Suddenly the creatures burst into motion and the room got considerably brighter. The bats spread their wings to take flight, revealing the same luminescence on the undersides. At first they swirled quickly around the chamber, and then without warning swooped down past Lizzie and flew out of the cave.
Lizzie gasped again and threw up her arms to protect her face. When she opened her eyes she found herself back in her tent lying on her cot, drenched with perspiration. It had been another dream.
The next day Lizzie continued her work cataloging plants and animals, but could not stop thinking about her dream. She remembered she had seen similar creatures in her dreams as a young girl. Rock formations like the one she had seen were not uncommon in Australia, and she couldn’t shake how real the dream had been. That night she was eager to go to sleep in the hopes she would have the dream again. It never came.
Three more days passed and the details of her dream were beginning to fade. To her knowledge there were no bioluminescent terrestrial vertebrates anywhere in the world, only insects like the firefly and glowworm. Deep in the ocean where no light from the surface can reach, several species with bioluminescence have been discovered. But this was dry land in the middle of Australia. What if there were such a creature? The thought rekindled her goal to discover a new species.
With her cataloging work running ahead of schedule, Lizzie decided to do some exploring before she forgot her dream. She recalled where the moon had been in the night sky during her dream and that night set off in what she thought was the right direction. She found no rocks and no bats. Although a second night yielded similar results, she was more convinced than ever that they were real. Perhaps she had been disoriented in the dream, or misinterpreted the direction. The third night she went out searching in the opposite direction. She was about to give up and return to her camp, when she noticed an area ahead where no light passed through the trees. Her pulse quickened and she hurried forward. There it was—the rock outcropping she had seen in her dream. She ran along the edge fifty meters in one direction and found nothing. Turning around, she retraced her path and found the cave about twelve meters in the opposite direction. This time she had her Maglite and played it into the opening, seeing nothing. Shutting off her light, she stood in the entrance and waited for her eyes to adjust. Deep from within she could see a faint blue light. It was real.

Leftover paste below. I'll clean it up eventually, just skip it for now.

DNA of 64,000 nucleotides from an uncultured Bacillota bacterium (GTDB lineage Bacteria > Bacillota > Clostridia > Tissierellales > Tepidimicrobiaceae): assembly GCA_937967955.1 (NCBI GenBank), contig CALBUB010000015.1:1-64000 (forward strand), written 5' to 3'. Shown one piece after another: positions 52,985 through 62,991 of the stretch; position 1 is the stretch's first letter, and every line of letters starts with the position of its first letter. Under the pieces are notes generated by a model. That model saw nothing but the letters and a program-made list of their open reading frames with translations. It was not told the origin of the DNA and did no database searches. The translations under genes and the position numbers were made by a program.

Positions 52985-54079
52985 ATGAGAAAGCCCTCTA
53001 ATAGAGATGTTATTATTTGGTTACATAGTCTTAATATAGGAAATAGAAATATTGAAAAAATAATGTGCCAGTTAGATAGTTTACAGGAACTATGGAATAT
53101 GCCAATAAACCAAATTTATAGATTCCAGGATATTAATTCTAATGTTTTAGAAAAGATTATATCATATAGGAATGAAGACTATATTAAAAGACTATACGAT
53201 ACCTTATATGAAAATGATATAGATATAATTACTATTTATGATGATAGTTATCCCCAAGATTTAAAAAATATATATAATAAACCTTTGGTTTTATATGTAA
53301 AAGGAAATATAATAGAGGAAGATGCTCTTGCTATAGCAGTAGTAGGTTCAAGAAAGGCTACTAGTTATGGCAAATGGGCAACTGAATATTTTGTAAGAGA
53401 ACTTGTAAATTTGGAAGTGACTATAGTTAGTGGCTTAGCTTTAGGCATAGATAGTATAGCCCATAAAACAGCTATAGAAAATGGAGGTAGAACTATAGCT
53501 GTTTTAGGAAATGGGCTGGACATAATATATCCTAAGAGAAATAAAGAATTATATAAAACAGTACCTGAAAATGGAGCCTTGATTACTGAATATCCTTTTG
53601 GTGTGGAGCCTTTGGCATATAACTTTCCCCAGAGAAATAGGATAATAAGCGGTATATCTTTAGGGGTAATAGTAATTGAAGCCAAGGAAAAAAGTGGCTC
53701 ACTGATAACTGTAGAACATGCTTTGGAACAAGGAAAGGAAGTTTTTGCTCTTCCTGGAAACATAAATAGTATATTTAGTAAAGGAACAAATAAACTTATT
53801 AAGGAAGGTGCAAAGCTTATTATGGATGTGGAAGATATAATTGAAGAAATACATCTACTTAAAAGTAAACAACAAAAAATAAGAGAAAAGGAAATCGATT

Cautiously approaching the inner cavern she was certain she would find, she stopped when the roof turned upward. She set her flashlight on the lowest intensity and slowly raised the beam of light toward the ceiling. Two dozen bats hung silently from the surface. She turned off the light and pressed her body flat against the cavern wall before clapping her hands loudly. The bats came to life and as they spread their wings the cavern was bathed in a soft blue light. Just as they had done in her dream, the bats circled the cavern twice and then raced out of the cave en masse. This time she ran after them, but by the time she reached the open air they were gone.
Lizzie returned to her camp but was unable to sleep. She wrote furiously in her journal, noting her observations and speculating about her amazing discovery. She reviewed what she had written, and satisfied she hadn’t forgotten any detail, fell asleep.
The next day she decided she had to tell someone immediately. There was no cell coverage where she was, but she did have an emergency sat phone. She called her brother but got only his voicemail. Then she called her professor.